From Gene to
The Bread Mold
• Two scientists named Beadle and Tatum
exposed bread mold to X-rays, creating
mutants that were unable to survive.
o The mold was not able to produce certain molecules it
needed to live.
o A specific enzyme that produced these molecules was
missing in the mold’s cells.
• Their hypothesis: “one-gene, one-enzyme”.
o This means that each gene in the mold’s DNA codes for a
different enzyme needed for life.
One Gene One Protein
• However, some proteins aren’t enzymes.
o Researchers later revised the hypothesis: one
• However, many proteins are composed of
several polypeptides, each of which has its
• Therefore, Beadle and Tatum’s hypothesis is
now restated as one gene–one polypeptide
• Transcription is the production of a molecule
of RNA based on a segment of DNA in the
o RNA is needed because it can leave the nucleus,
while DNA cannot.
o This molecule of RNA is called messenger RNA
• The overall cellular chain of command is this:
DNA RNA protein
The Genetic Code
• Proteins are made of amino acids.
• There are 20 amino acids, but there are only
four nucleotide bases in DNA
• This is possible because the four DNA bases (A,
T, C, G) can be arranged in total of 64
Codons: Triplets of Bases
• The flow of information from gene to protein is
based on a triplet code: a series of three-
• These triplets are the smallest units of uniform
length that can code for all the amino acids
o Example: The triplet A-G-T on a DNA strand
encodes for the amino acid “serine” to be added
to the polypeptide chain being formed.
DNA strand 3 5
mRNA 5 3
The DNA Code
• All 64 codons were deciphered by the mid-
• Each codon only translates into one type of
• Each amino acid has more than one codon
that may produce it.
• Codons must be read in the correct sequence
in order for the specified polypeptide to be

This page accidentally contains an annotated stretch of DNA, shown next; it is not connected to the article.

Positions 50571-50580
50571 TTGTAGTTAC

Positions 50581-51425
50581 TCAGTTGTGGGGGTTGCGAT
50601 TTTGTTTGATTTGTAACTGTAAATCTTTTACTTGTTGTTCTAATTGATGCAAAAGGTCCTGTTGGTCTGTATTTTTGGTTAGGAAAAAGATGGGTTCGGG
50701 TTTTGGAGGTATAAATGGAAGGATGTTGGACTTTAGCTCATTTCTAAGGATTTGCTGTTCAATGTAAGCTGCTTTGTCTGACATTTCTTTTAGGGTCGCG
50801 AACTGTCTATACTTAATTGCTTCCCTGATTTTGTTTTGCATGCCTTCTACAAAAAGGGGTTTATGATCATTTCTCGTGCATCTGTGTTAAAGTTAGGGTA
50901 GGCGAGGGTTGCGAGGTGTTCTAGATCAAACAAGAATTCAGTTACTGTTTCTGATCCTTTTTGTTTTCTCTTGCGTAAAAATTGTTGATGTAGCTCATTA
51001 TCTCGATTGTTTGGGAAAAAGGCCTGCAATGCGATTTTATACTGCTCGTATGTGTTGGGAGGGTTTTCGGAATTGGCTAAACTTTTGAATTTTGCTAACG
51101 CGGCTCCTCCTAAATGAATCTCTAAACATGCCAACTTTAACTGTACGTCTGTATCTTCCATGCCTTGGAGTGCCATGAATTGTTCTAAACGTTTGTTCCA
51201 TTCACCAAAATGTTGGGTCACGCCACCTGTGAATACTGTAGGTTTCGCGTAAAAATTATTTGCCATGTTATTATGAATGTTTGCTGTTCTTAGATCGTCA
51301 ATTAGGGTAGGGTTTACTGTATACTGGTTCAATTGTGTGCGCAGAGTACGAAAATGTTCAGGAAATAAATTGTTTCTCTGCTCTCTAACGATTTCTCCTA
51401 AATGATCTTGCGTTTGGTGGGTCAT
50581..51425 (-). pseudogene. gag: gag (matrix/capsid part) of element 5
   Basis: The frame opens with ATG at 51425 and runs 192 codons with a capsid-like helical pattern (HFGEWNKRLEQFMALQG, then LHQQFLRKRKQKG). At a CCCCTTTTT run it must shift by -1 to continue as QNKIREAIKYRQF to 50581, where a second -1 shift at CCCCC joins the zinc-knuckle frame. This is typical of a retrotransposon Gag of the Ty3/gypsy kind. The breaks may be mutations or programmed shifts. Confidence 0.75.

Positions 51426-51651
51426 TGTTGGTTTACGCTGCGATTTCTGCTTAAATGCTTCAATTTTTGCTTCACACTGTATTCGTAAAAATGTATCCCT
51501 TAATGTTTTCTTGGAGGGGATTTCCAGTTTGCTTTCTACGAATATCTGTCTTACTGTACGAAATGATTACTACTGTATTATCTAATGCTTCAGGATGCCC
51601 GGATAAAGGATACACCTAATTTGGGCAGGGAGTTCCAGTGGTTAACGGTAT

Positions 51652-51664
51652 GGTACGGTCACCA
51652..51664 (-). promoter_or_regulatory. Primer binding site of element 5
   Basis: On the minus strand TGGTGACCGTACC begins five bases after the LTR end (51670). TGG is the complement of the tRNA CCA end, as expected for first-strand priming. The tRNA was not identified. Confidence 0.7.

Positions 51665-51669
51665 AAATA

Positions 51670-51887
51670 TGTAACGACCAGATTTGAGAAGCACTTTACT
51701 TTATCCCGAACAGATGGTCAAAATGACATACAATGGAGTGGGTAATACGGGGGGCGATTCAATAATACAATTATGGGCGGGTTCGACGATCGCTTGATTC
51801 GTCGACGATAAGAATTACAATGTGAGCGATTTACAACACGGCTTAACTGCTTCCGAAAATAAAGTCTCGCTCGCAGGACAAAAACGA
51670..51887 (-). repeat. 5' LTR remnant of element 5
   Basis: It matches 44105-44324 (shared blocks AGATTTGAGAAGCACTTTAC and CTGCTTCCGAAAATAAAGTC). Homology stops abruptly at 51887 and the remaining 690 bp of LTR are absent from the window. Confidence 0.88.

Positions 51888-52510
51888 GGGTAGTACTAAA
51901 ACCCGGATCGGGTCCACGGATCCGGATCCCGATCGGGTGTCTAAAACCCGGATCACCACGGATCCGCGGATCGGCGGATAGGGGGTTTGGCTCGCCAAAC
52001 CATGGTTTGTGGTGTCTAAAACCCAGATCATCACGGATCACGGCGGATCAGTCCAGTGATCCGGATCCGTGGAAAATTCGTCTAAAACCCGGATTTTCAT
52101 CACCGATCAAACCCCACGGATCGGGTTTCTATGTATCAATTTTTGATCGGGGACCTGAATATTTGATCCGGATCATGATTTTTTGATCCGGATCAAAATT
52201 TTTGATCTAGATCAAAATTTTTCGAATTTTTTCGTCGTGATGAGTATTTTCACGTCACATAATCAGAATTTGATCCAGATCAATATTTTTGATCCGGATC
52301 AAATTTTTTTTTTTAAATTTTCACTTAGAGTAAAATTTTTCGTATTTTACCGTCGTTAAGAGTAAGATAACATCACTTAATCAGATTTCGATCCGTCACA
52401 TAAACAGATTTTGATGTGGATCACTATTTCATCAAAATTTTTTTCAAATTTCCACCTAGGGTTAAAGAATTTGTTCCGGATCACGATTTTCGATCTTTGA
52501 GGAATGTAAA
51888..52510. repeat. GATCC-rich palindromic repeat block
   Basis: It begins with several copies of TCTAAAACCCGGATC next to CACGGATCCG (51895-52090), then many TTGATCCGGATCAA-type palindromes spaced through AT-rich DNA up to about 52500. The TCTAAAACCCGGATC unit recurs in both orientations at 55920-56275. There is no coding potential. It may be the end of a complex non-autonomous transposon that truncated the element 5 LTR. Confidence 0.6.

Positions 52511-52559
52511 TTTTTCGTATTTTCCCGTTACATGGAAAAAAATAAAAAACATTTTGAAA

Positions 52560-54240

Second mRNA base
Third mRNA base (3 end)
Evolution of the Genetic
• The existence of DNA is evidence of the
theory of evolution.
• The genetic code is nearly universal, shared
by the simplest bacteria to the most complex
• Genes can be transcribed and translated
after being transplanted from one species to
• Translation is the synthesis of a polypeptide,
which occurs under the direction of mRNA
• Ribosomes are the sites of translation
• A cell translates an mRNA message into
protein with the help of transfer RNA (tRNA)
• Molecules of tRNA are not identical:
o Each carries a specific amino acid on one end
o Each has an anticodon on the other end; the
anticodon base-pairs with a complementary
codon on mRNA
5 Codons 3
• Ribosomes facilitate specific coupling of tRNA
anticodons with mRNA codons in protein
• Ribosomes are made of proteins and
ribosomal RNA (rRNA)
• Mutations are changes in the genetic material
of a cell or virus
• Point mutations are chemical changes in just
one base pair of a gene
• The change of a single nucleotide in a DNA
template strand leads to production of an
o Example: “The cat ate the rat” becomes “The cat are the rat.”
• A famous example is Sickle-cell anemia, which
is caused by a mutation of a single base pair
within a gene.
Wild-type hemoglobin DNA Mutant hemoglobin DNA
3 5 3 5
5 3 5 3
Normal hemoglobin Sickle-cell hemoglobin
• A base-pair substitution replaces one
nucleotide and its partner with another pair of
• Missense mutations still code for an amino
acid, but not necessarily the right amino acid
• Nonsense mutations change an amino acid
codon into a stop codon, nearly always
leading to a nonfunctional protein
• Missense mutations are more common
Amino end Carboxyl end
No effect on amino acid sequence
U instead of C
A instead of G
U instead of A
Insertions and Deletions
• Insertions and deletions are additions or losses
of nucleotide pairs in a gene
• These mutations have a disastrous effect on
the resulting protein, because the entire
sequence of amino acids is altered.
• The result is called a frameshift mutation,
because it shifts the entire way that the
ribosome translates the mRNA.
Example: “The cat ate the rat.” becomes
“The cta tet her at.” by deleting an “a” or
“The caa tat eth era t.” by inserting an “a”
mRNA 5 3
Amino end Carboxyl end
Base-pair insertion or deletion
Frameshift causing immediate nonsense
extensive missense Missing
Insertion or deletion of 3 nucleotides:
no frameshift but extra or missing amino acid
• Spontaneous mutations can occur during
DNA replication, recombination, or repair.
• Mutagens are physical or chemical agents
that can increase the likeliness of mutations.
o Ultraviolet radiation
o Nuclear radiation